I will admit that the slut/princess scene really bothered me. It probably is my own issues with that word. I also felt that it was a little too soon to be bringing this into Savi's life when it was CLEAR that it was a huge trigger for her. He didn't slowly work on desensitizing her from it. He basically threw her into a room, blind folded, and wrote "Damo's slut" across her forehead and was all, "THIS WORD ISN'T BAD, TRUST ME." Yeah, okay. Unbelievable Moment #4 for me.
All in all, I liked this book far better than Adam's and Karla's book. I really do like Savi. I thought she was very well fleshed out, and she wasn't a simpering little snothead like Karla. I want a second book on them, not Luke and Karla's friend whom I can't remember (who will probably be miraculously cured of her fear of men through BDSM...yawn). These books aren't the greatest things ever, but I appreciate them for what they are, and I really do have to credit Masters for doing her homework on the subject matter....more
This book is more of a 4.5 than just a 4, but since Good Reads doesn't give us the option, I went closer to a four than a five. I firmly believe thatThis book is more of a 4.5 than just a 4, but since Good Reads doesn't give us the option, I went closer to a four than a five. I firmly believe that Marc and Angelina are my favorite couple in this series. I really have loved their dynamic in the series, starting with their book to this one. In this book, we revisit them, and we see that not all is fine in Paradise. Marc is extremely closed off emotionally, to the point that it starts affecting his relationships with Angelina. I loved that Angelina wasn't going to keep dealing with his crap any longer and left. I love that despite being a sub, she is rather a dominating woman outside of the bedroom, knows what she wants, and isn't going to tolerate any man's crap. Even when they tried again, and Marc was consistently trying to distract her with sex, and she told him no dice. There were plenty of times, though, that I wanted her to actually scream at him, but I guess that isn't who she is.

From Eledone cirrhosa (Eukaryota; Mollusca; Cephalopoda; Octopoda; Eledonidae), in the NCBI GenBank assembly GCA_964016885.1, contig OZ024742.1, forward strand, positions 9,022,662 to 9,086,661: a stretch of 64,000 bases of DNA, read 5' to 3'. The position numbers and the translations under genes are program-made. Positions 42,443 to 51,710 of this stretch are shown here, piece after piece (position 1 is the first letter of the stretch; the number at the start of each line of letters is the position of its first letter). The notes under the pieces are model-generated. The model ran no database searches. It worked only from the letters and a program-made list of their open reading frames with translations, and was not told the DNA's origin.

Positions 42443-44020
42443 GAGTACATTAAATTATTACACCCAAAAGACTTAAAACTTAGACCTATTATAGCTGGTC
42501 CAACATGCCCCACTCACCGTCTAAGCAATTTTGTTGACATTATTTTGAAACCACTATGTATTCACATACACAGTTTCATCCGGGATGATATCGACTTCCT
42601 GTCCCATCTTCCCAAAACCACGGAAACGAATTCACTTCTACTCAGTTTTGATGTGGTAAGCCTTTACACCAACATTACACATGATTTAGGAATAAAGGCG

That RACK scene between Marc and the gang was really, really hard to read. There were times, especially when he started hallucinating and imagining his brother, that I kind of got sniffly. It was so freaking tragic, because there was a lot of pain there. The torture and borderline abuse was rough, but as a grown man he made the decision to do all that was necessary to work out his issues.